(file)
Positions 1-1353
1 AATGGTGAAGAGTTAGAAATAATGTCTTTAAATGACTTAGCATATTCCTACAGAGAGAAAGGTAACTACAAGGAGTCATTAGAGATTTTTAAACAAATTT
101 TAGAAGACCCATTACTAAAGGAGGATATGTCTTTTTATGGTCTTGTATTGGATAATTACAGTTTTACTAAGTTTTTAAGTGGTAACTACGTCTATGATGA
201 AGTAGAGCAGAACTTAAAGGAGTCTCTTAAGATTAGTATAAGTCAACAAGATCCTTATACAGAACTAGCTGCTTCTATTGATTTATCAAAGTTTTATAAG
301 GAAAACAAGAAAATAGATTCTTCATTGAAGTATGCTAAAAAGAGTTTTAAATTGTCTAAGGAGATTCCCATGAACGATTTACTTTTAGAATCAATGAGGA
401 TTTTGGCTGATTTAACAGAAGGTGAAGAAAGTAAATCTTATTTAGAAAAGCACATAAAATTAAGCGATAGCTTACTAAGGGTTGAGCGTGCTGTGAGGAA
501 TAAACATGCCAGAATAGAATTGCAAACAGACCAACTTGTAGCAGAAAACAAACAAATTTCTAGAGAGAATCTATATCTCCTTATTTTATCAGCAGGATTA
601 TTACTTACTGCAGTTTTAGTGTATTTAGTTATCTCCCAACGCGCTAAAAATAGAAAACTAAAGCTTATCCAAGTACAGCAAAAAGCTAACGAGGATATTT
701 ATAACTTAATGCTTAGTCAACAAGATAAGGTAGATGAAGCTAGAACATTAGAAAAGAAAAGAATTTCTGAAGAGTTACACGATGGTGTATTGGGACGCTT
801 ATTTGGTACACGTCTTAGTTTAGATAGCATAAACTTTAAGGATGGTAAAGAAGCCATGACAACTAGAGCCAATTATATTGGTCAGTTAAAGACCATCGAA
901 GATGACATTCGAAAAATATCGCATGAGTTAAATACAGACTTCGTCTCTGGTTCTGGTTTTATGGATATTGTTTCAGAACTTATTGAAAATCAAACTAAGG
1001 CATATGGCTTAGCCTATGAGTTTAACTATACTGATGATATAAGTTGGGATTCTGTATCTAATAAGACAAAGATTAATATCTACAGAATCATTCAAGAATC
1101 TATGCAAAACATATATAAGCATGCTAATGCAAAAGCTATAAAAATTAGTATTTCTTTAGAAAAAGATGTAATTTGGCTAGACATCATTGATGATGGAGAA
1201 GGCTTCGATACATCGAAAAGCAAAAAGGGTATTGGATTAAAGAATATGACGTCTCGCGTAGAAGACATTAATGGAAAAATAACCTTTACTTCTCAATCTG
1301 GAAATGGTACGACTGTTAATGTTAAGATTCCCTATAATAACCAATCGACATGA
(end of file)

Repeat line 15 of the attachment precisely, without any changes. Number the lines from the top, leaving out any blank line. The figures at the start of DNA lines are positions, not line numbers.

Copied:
1301 GAAATGGTACGACTGTTAATGTTAAGATTCCCTATAATAACCAATCGACATGA